"A very high percentage of our clients are aboriginal," Nahanni said.

Recent reports have put the rate at around 80 per cent, but he said it would be safe to say the number is higher.

Due to the demographics, traditional and aboriginal programming is at the forefront.

"They're learning their traditional values. And if not learning, then re-learning them," Nahanni said.

There is a traditional counsellor on site who does one-on-one sessions with inmates, but also arranges for them to go outside, feed the fire and take part in sharing and healing circles.

"A large part of this is learning from experience," Nahanni said.

Smudging material is also provided, he said, and three times a day inmates can go and smudge.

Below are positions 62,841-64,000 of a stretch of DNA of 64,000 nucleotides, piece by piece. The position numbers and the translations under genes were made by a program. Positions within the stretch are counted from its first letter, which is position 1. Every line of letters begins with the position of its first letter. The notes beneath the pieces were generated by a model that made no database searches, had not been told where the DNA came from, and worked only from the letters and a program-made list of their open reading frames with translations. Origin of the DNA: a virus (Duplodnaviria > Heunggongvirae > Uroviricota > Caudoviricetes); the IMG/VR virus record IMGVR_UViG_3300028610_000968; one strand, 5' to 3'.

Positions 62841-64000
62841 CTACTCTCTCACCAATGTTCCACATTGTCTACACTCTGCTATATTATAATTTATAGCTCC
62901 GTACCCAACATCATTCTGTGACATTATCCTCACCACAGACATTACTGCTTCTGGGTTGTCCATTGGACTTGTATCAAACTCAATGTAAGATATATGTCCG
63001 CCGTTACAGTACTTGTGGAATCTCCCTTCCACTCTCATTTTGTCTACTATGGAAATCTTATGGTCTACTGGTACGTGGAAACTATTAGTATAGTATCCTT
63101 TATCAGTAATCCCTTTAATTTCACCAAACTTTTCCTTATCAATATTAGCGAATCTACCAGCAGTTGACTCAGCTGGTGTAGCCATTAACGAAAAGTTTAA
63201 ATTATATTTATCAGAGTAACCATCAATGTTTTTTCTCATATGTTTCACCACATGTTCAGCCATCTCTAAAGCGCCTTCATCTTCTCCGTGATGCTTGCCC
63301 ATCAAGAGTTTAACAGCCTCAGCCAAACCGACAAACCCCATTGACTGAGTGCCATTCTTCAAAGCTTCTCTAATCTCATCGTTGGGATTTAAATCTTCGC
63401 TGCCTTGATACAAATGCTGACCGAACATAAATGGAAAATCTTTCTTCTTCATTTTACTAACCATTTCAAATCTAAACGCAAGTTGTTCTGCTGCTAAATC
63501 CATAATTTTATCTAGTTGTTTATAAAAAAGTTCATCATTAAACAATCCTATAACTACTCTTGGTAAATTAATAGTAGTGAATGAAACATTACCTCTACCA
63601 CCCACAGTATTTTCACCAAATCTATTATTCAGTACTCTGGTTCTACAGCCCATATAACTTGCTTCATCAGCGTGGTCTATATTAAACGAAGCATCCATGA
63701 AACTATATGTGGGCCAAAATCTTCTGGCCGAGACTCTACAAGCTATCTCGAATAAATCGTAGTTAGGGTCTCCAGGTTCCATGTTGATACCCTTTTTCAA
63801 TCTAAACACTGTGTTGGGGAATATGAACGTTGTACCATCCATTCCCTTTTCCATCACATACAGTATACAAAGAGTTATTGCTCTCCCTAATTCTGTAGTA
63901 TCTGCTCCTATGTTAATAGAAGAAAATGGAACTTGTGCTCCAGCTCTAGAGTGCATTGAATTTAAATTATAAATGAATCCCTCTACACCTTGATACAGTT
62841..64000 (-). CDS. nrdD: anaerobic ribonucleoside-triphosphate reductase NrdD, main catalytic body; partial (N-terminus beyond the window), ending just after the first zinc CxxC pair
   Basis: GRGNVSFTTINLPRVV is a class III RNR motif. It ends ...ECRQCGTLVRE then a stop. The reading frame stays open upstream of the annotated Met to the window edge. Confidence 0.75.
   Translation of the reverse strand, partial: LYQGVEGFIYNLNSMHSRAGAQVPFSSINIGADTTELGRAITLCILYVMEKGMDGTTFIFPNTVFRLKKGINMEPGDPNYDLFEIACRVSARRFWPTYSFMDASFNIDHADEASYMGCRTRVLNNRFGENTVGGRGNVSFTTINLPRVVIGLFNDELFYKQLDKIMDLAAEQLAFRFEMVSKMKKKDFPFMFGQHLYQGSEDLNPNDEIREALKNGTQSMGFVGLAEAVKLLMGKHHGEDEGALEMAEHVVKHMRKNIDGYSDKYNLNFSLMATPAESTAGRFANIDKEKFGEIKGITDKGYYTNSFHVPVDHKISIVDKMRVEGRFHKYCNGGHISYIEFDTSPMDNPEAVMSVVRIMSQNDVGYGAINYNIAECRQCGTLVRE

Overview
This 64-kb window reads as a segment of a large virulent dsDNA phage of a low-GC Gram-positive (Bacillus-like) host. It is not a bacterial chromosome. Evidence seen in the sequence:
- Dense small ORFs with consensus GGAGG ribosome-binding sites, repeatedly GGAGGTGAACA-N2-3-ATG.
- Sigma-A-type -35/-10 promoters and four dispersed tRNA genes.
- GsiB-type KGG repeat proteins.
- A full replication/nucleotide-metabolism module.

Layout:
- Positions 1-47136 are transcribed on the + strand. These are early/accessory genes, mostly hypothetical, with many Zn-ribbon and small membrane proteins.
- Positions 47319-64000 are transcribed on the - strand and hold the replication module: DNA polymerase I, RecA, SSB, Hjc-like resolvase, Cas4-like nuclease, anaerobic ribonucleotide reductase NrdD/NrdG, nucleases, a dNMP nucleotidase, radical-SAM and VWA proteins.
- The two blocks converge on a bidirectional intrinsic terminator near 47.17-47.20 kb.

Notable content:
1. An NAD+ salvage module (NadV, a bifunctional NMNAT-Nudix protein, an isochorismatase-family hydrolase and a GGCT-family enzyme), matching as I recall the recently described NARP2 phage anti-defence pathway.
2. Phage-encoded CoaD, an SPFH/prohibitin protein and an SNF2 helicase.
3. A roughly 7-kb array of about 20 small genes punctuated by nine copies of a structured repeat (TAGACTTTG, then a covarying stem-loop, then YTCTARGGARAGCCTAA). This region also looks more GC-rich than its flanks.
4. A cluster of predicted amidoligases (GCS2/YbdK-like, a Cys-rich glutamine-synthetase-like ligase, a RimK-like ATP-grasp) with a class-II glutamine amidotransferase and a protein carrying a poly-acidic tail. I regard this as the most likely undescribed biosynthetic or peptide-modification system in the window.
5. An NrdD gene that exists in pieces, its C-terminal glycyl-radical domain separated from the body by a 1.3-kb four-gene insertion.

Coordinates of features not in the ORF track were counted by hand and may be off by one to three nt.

In addition, there are weekly drumming sessions.

"It's very moving, spiritual," he said.

Capacity at the North Slave Correctional Facility is 155, but they sit below that at the moment. Stays range from days to years, and for federal inmate the minimum stay is two years.

If the Conservative government's proposed Safe Streets and Communities Act, which would put in new mandatory minimums, passes, those numbers might change.

Nahanni said he is unsure how that would impact the facility, and the justice system in the North.

"What I do know is, regardless of what comes out of the bill, our focus is always going to be on helping the guys as much as we can," he said.

Next week: News/North takes a closer look at life after prison. What support is offered once offenders return to their community? And what is being done to make sure they don't re-offend?